International Trade Restrictions
Tariffs, quotas, and other trade restrictions discourage imports of foreign products into a country. Tariffs are taxes on imported products. Quotas are limits on the amount of imported products. The ultimate quota is an embargo, which is a complete stop on the import or export of a certain product. Other measures that restrict international trade include standards and licenses. For example, some governments impose health and safety standards for imported products that are higher than for products made domestically. Governments can also require import and export licenses. This makes it more expensive and sometimes impossible for firms to engage in international trade. Some countries manipulate their currency values as a form of protectionism. If a country’s currency decreases in value (relative to foreign countries’ currencies), its exports become cheaper and its imports become more expensive. The Chinese government has been accused of artificially lowering its currency in order to encourage its exports and discourage foreign imports.
Price and Quality Effects
Trade restrictions generally raise the price of imported products and lower the quantity purchased. Consequently, buyers are more attracted to competing domestic products. In the short run, domestic firms benefit from trade restrictions.
However, the decrease in foreign competition provides the domestic producer with less incentive to produce a high-quality and low-cost product. The domestic firm typically raises its price, albeit less than the price increase of the foreign good. In the long run, the lower quality and the higher price of the domestic firm’s products harms the domestic firm. Consumers purchasing the product suffer, as well, because they pay a higher price and face a more-limited variety of competing products.
Tariffs and quotas are alike in that they both lower the quantity sold and raise the price of the foreign good sold in this country. The difference is that in the case of a tariff, the imposing government generates revenue, whereas in the case of a quota, the higher price can benefit the foreign manufacturer (revenue and profit can increase depending on the elasticity of the product). Japanese automakers were not entirely unhappy with the quotas on their car sales to the United States. They sold fewer cars, but they received higher prices for them. Therefore, their revenue decreased very little (depending on the elasticity of cars, revenue might have even increased).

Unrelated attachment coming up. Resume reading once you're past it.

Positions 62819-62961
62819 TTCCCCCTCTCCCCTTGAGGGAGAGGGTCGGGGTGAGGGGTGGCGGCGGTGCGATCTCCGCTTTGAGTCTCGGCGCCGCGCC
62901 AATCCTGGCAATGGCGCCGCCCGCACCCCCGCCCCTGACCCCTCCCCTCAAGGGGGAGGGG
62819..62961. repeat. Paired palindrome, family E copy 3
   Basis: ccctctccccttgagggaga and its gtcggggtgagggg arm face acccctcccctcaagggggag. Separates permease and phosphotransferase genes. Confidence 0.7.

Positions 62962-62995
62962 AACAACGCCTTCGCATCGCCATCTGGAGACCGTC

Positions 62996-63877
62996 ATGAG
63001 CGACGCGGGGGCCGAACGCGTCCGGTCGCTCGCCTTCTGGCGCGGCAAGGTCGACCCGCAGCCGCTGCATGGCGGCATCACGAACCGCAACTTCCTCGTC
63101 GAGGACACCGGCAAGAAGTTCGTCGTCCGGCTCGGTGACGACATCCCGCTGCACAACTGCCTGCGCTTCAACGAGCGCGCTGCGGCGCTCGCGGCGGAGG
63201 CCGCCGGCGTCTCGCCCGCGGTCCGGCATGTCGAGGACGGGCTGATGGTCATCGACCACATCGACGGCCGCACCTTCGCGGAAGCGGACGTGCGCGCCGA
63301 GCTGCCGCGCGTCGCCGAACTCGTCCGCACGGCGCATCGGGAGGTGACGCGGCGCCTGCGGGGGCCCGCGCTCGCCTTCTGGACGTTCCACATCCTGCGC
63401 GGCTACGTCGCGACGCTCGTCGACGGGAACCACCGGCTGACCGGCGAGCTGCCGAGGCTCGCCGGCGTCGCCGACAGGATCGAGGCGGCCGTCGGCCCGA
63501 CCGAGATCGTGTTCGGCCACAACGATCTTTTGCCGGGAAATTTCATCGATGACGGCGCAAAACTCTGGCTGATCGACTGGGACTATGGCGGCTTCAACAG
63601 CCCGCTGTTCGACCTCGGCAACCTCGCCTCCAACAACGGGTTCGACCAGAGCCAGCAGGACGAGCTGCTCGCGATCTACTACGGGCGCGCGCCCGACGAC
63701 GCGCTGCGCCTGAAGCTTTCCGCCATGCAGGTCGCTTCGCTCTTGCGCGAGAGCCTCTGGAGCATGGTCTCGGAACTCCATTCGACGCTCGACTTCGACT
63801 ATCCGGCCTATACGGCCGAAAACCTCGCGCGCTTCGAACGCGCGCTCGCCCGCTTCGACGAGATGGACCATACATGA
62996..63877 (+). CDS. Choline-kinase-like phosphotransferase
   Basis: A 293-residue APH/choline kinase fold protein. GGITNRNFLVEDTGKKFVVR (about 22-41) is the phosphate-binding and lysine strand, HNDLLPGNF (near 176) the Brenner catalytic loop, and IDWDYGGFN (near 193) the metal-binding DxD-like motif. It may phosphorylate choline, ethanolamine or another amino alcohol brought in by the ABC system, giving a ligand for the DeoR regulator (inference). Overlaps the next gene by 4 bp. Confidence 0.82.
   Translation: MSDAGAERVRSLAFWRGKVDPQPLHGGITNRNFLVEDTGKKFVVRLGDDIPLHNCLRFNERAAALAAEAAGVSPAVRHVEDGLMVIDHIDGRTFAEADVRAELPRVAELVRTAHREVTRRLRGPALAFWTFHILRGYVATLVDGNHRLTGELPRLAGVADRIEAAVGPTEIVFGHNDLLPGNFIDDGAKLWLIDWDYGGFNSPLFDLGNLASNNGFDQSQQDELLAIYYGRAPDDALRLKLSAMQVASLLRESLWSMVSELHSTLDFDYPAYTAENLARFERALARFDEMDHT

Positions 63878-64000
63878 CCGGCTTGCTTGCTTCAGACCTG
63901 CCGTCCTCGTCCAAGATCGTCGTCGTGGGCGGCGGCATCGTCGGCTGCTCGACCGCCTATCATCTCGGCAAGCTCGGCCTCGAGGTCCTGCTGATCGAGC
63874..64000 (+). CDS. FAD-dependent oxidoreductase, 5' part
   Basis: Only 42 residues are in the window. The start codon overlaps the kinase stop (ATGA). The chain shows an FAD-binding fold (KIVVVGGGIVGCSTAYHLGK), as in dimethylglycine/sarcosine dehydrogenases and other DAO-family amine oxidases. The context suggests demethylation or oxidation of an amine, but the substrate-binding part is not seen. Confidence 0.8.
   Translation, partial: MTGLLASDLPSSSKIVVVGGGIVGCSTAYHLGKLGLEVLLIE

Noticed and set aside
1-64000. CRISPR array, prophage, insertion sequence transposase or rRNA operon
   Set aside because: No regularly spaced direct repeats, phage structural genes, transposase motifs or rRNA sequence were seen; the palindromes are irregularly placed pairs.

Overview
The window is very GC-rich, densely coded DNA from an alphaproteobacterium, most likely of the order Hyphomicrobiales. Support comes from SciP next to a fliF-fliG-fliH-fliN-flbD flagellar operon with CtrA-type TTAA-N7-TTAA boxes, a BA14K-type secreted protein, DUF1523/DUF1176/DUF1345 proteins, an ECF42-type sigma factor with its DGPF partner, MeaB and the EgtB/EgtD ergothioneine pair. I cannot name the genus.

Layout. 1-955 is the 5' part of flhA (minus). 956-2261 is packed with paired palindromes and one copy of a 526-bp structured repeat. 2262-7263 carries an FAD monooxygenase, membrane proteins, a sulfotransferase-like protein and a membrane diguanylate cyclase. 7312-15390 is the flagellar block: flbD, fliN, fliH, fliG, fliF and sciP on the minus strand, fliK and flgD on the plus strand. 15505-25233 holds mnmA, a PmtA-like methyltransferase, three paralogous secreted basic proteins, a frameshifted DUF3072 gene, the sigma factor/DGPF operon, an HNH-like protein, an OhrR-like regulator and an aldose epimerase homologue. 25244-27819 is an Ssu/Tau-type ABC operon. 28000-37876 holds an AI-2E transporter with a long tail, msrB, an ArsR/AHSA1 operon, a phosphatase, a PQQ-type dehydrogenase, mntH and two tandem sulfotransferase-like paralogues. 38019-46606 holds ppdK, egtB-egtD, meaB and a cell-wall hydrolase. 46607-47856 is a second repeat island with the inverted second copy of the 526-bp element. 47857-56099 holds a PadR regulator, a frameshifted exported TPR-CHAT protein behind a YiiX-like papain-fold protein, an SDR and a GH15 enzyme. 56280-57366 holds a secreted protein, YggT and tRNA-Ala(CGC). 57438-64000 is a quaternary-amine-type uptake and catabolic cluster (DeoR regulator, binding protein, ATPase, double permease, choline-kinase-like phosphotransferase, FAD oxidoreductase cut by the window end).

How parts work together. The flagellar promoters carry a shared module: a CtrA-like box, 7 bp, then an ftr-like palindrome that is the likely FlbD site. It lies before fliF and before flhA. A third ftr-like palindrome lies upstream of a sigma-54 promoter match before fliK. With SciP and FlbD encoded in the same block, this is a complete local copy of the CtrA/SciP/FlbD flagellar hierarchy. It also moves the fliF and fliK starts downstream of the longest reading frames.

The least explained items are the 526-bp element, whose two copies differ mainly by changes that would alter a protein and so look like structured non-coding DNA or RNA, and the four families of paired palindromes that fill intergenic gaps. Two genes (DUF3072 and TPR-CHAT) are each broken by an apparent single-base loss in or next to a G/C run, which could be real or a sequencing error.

Foreign countries often retaliate against countries imposing trade restrictions. Thus, export industries in all countries suffer. While trade restrictions may benefit domestic industries competing with foreign industries, they hurt export industries affected by retaliation. The economy as a whole suffers, because, on balance, no jobs are gained, and prices are higher due to the lost opportunities to specialize and benefit from absolute and comparative advantages.
In 2010, the United States imposed tariffs on tires manufactured in China and imported into the United States. As retaliation, China imposed tariffs on chickens and auto parts purchased from the United States. In the end, taxes (tariffs) increased and therefore, prices increased. On balance, no country gained employment. Competition, consumers, economic efficiency, and the overall standard of living suffered.
The recent trade war between China and the United States hurts both countries’ productivity and economic growth. One of the Trump administration’s justification for imposing tariffs on China is to punish China for unfair trade practices and illegally copying of products and intellectual information. China also has very restrictive rules for foreign companies doing business (direct investments) inside China. If these punitive tariffs lead to China giving up its illegal trade practices and liberating its trade (implementing unrestricted free trade), the current tariffs may eventually have a positive outcome. However, China doesn’t appear to be changing and if higher tariffs imposed by both countries remain, it will hurt economic growth and consumers in both countries.